, perhaps at Mugdock, near Milngavie
Milngavie , is a town in East Dunbartonshire, Scotland. It is on the Allander Water, at the northwestern edge of Greater Glasgow, and about from Glasgow city centre. It neighbours Bearsden....

. Eadberht is said to have taken the plain of Kyle in 750, around modern Ayr
Ayr is a town and port situated on the Firth of Clyde in south-west Scotland. With a population of around 46,000, Ayr is the largest settlement in Ayrshire, of which it is the county town, and has held royal burgh status since 1205...

, presumably from Alt Clut.

Teudebur died around 752, and it was probably his son Dumnagual
Dumnagual III of Alt Clut
Dumnagual III was the ruler of Alt Clut, later known as Strathclyde , for some time in the mid-eighth century . According to the Harleian genealogies, he was the son of Teudebur, one of his predecessors as king...

 who faced a joint effort by Óengus and Eadberht in 756. The Picts and Northumbrians laid siege to Dumbarton Rock, and extracted a submission from Dumnagual. It is doubtful whether the agreement, whatever it may have been, was kept as Eadberht's army was all but wiped out, whether by their supposed allies or recent enemies is unclear, on its way back to Northumbria.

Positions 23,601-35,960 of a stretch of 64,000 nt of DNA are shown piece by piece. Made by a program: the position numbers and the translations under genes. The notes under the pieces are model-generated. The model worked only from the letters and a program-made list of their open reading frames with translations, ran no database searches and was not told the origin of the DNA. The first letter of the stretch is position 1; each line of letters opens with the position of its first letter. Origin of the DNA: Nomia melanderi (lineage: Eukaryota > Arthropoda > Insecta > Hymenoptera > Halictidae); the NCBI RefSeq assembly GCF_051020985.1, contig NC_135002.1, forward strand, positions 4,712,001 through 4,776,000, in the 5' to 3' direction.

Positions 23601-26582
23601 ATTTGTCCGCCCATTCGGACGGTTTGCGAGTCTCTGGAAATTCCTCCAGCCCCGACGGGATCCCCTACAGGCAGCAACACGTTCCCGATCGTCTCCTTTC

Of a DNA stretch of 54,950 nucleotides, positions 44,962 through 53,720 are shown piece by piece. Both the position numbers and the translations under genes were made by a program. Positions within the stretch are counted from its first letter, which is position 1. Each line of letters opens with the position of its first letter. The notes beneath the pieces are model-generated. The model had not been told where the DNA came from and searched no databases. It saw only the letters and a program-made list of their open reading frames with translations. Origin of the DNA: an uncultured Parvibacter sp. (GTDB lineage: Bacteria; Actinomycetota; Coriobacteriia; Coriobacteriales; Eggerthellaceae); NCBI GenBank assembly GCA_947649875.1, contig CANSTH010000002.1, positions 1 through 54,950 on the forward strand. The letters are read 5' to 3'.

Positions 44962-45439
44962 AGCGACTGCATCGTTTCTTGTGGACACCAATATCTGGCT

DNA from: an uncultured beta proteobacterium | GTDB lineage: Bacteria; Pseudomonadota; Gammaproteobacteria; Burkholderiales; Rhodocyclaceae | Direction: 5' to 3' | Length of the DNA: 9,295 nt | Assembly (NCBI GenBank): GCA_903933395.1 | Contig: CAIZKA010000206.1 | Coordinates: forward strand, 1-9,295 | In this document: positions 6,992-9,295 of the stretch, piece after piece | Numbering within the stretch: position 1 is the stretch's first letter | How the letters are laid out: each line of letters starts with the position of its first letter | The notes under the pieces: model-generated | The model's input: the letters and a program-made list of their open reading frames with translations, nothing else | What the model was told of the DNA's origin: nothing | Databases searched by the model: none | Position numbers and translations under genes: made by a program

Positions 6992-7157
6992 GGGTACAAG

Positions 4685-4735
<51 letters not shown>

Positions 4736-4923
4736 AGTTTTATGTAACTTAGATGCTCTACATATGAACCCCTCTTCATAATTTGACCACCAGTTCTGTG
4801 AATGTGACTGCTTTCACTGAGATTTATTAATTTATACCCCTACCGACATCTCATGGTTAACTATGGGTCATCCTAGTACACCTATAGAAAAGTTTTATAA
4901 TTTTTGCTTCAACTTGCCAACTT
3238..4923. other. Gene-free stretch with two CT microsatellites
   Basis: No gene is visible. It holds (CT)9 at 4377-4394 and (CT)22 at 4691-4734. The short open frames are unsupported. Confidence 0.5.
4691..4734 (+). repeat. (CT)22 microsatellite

After this, little is heard of Alt Clut or its kings until the 9th century. The "burning", the usual term for capture, of Alt Clut is reported in 780, although by whom and what in what circumstances is not known. Thereafter Dunblane
Dunblane is a small cathedral city and former burgh north of Stirling in the Stirling council area of Scotland. The town is situated off the A9 road, on the way north to Perth. Its main landmark is Dunblane Cathedral and the Allan Water runs through the town centre, with the Cathedral and the High...

 was burned by the men of Alt Clut in 849, perhaps in the reign of Artgal
Artgal of Alt Clut
Artgal was a king of Alt Clut and Strathclyde , a Brythonic kingdom in the Hen Ogledd or "Old North" of Britain, for some time in the mid-9th century. Artgal's reign is notable in that he is the first certain king of Alt Clut since Dumnagual III of Alt Clut a century before...